Last Friday we had a pair of requests on one of our websites for a file from the plugin Backup & Restore Dropbox, /wp-content/plugins/dropbox-backup/template/css/tool-bar.css. Seeing as we never have had that plugin installed, that request would be likely a hacker probing for usage of the plugin. We could not find any previously disclosed vulnerabilities, so if there is a vulnerability that could exploited it looks to have not been previously disclosed.
While doing some basic checks through the code we found one fairly obvious issue, all of the plugin’s AJAX accessible functions lack a couple of standard security checks. More seriously they lacked any check on the what level of user was accessing them. When functions are registered through WordPress’ AJAX functionality they are normally accessible to anyone logged in to WordPress (there is also the option to make the available to those not logged in). Seeing as the plugin’s admin page is only accessible to Administrator level users, those AJAX functions should also limited as well. Without that quite a bit is accesible to lower level users. Most of the relevant functions are registered in the file /main/wpadm-class-wp.php:
add_action('wp_ajax_wpadm_local_restore', array('wpadm_wp_full_backup_dropbox', 'restore_backup') ); add_action('wp_ajax_wpadm_restore_dropbox', array('wpadm_wp_full_backup_dropbox', 'wpadm_restore_dropbox') ); add_action('wp_ajax_wpadm_logs', array('wpadm_wp_full_backup_dropbox', 'getLog') ); add_action('wp_ajax_wpadm_local_backup', array('wpadm_wp_full_backup_dropbox', 'local_backup') ); add_action('wp_ajax_wpadm_dropbox_create', array('wpadm_wp_full_backup_dropbox', 'dropbox_backup_create') ); add_action('wp_ajax_set_user_mail', array('wpadm_wp_full_backup_dropbox', 'setUserMail') ); add_action('wp_ajax_saveSetting', array('wpadm_wp_full_backup_dropbox', 'saveSetting') );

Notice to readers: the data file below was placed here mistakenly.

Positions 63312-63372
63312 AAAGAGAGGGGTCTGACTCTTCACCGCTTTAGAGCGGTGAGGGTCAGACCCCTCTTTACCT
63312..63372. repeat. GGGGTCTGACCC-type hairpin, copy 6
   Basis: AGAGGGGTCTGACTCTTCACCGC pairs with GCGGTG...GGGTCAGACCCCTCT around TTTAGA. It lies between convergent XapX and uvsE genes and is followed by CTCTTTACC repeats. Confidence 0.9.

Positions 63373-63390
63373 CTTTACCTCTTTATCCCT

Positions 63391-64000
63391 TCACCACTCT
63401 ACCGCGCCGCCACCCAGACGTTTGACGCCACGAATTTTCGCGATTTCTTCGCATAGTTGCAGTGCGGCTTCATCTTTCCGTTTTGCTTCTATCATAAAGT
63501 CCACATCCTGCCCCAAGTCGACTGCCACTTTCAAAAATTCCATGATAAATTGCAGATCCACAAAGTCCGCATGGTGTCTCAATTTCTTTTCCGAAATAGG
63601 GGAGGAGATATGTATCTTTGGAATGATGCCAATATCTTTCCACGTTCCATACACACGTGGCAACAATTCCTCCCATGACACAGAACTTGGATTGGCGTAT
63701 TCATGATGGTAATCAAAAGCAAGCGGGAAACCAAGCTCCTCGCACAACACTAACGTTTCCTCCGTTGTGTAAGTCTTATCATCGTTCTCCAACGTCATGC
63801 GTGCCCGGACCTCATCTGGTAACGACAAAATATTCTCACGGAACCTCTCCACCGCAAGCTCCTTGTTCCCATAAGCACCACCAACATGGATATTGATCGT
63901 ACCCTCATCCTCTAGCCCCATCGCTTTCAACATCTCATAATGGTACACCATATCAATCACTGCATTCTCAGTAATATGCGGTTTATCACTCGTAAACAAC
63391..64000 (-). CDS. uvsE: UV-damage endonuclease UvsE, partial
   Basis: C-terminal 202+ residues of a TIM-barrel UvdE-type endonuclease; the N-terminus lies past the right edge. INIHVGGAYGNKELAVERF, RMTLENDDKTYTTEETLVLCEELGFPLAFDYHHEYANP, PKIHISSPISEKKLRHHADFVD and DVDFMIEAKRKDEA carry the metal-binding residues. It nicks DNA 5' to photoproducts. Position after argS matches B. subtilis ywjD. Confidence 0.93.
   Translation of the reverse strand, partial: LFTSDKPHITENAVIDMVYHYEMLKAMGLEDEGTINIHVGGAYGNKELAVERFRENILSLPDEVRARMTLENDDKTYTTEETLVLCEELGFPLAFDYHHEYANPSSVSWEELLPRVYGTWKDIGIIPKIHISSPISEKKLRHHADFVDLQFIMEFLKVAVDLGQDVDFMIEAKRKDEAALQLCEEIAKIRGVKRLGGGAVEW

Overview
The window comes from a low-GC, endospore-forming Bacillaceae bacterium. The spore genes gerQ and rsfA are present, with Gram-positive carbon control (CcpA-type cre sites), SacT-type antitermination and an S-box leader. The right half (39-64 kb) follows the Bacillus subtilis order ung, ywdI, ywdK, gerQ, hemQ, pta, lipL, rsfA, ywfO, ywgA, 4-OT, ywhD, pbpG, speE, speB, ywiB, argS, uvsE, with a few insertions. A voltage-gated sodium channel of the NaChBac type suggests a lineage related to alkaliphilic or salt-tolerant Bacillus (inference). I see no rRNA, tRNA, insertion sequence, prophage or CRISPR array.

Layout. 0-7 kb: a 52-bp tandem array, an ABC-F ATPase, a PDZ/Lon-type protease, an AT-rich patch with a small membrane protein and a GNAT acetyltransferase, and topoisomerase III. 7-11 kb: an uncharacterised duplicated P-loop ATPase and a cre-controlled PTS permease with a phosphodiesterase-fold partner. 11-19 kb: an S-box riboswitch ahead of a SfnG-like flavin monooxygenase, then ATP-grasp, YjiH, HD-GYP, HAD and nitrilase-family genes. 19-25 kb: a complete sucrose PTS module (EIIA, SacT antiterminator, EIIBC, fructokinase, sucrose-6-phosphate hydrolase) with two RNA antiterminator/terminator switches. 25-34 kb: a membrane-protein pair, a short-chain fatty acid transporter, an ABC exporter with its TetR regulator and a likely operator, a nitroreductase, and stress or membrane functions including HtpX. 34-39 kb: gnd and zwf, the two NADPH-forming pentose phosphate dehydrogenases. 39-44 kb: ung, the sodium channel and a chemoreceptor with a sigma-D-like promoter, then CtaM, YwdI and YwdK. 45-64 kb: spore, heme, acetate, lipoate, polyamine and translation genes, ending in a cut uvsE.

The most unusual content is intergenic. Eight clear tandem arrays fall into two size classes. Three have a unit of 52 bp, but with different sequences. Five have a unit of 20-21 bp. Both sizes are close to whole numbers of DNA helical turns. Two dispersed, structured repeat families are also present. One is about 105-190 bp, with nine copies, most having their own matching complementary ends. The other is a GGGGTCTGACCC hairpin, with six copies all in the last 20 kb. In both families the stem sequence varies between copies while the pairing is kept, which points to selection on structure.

Based on that, a lower level user can create and restore backups, they also have the ability to view the logging from the plugin through the getLog() function. One of the things that function will show is were local backups are stored, but those backups are protected with .htaccess files, so unless the website is hosted on server that doesn’t use those (IIS and nginx being two prominent ones that don’t) you can’t access them directly.
Those functions also lack protection against cross-site request forgery (CSRF).
We would later find that the plugin has a PHP object injection vulnerability, which in all likelihood is what hackers are targeting.
Proof of Concept
The following proof of concept will display logged details of on local backups created through the plugin.
Make sure to replace “[path to WordPress]” with the location of WordPress.
<html> <body> <form action="http://[path to WordPress]/wp-admin/admin-ajax.php" method="POST"> <input type="hidden" name="action" value="wpadm_logs" /> <input type="hidden" name="type-backup" value="local_backup" /> <input type="submit" value="Submit" /> </form> </body> </html>
- December 9, 2016 – Developer notified.
- December 15, 2016 – WordPress.org Plugin Directory notified.
- December 15, 2016 – Plugin removed from Plugin Directory.
- December 16, 2016 – Version 1.4.8, which fixes vulnerability, submitted to Plugin Directory repository.